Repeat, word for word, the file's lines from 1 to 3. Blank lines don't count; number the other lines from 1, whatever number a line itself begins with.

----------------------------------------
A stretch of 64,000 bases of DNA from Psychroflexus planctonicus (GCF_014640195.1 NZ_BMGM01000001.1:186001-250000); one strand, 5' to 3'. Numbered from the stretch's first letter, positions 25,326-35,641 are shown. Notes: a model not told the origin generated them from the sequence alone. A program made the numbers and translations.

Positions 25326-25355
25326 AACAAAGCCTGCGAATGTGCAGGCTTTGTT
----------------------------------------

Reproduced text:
A stretch of 64,000 bases of DNA from Psychroflexus planctonicus (GCF_014640195.1 NZ_BMGM01000001.1:186001-250000); one strand, 5' to 3'. Numbered from the stretch's first letter, positions 25,326-35,641 are shown. Notes: a model not told the origin generated them from the sequence alone. A program made the numbers and translations.

Positions 25326-25355
25326 AACAAAGCCTGCGAATGTGCAGGCTTTGTT